Education


Smith, Robert 4257705_2633097 NewsletterRobert B. Smith, PhD, is a noteworthy academic administrator, educator and historian who has amassed over 55 years of experience in his fields. Serving as the local historian for Idyllwild, California, since 2008 and a local newspaper columnist from 2010 to 2016, he formerly served Weber State University in Ogden, Utah, in several capacities. Recognized as a provost emeritus since 1998, he previously served the university as assistant to the president from 1996 to 1998, provost from 1993 to 1996 and vice president of academic affairs from 1981 to 1993. At the inception of his career in 1961, he served the University of Nevada, Las Vegas as an assistant professor. He soon escalated through the ranks to associate professor, full professor, department chair and the dean of science, engineering and mathematics.

Fascinated with science from an early age, Dr. Smith found the progression into teaching to be natural. Dissatisfied with the teaching modalities he experienced growing up, he subsequently explored different varieties of teaching until settling into administration, where he approached the field with a personalized touch. Over the course of many years, Dr. Smith discovered ways of teaching and administrating that differed from the norm; however, they worked just as effectively. Among the highlights of his career, he is proudest of serving as a catalyst for bringing a parochial regional university into becoming nationally recognized in community relations and collaborative learning. When he was teaching in the 1960s, Dr. Smith was part of a rising generation of teachers who tried to rethink how chemistry was taught. It did not take hold until decades later, and now it has become quite popular in terms of collaborative learning. Likewise, he integrated women into leadership and faculty positions, thus changing the institution.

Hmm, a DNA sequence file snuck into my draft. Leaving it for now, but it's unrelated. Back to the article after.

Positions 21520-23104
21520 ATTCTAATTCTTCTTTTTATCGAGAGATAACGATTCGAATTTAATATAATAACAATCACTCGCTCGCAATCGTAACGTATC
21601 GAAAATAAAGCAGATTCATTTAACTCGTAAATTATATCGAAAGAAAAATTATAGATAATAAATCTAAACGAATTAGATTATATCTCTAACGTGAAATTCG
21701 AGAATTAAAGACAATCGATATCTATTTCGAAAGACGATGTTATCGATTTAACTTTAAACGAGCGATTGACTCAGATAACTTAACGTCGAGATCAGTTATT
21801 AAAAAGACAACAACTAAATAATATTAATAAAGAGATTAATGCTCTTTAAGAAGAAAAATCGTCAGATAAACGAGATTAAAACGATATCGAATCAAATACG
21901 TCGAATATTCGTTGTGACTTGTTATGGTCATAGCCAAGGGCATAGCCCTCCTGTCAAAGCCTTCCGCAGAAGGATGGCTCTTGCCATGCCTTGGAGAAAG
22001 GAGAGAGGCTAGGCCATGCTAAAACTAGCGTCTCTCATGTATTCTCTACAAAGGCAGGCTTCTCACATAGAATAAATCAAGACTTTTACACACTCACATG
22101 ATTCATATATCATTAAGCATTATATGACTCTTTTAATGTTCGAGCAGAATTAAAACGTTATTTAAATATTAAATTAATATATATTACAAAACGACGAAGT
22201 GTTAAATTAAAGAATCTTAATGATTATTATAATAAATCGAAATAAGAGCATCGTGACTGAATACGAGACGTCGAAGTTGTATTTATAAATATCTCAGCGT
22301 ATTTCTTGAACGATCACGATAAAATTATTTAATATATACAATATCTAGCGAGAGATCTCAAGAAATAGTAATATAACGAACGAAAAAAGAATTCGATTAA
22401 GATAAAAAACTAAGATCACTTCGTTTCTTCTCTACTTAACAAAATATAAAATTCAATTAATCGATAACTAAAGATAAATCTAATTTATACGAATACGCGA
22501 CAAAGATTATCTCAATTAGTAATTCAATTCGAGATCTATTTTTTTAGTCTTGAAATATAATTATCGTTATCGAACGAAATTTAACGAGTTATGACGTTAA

As a testament to his success and longevity in the field, Dr. Smith was a winner of the Utah Original Writing Competition in 1992 and received a fellowship from the National Science Foundation between 1956 and 1961. Likewise, he has been highlighted in over 15 Who’s Who publications. Looking toward the future, he intends to continue serving as a historian and write more books.

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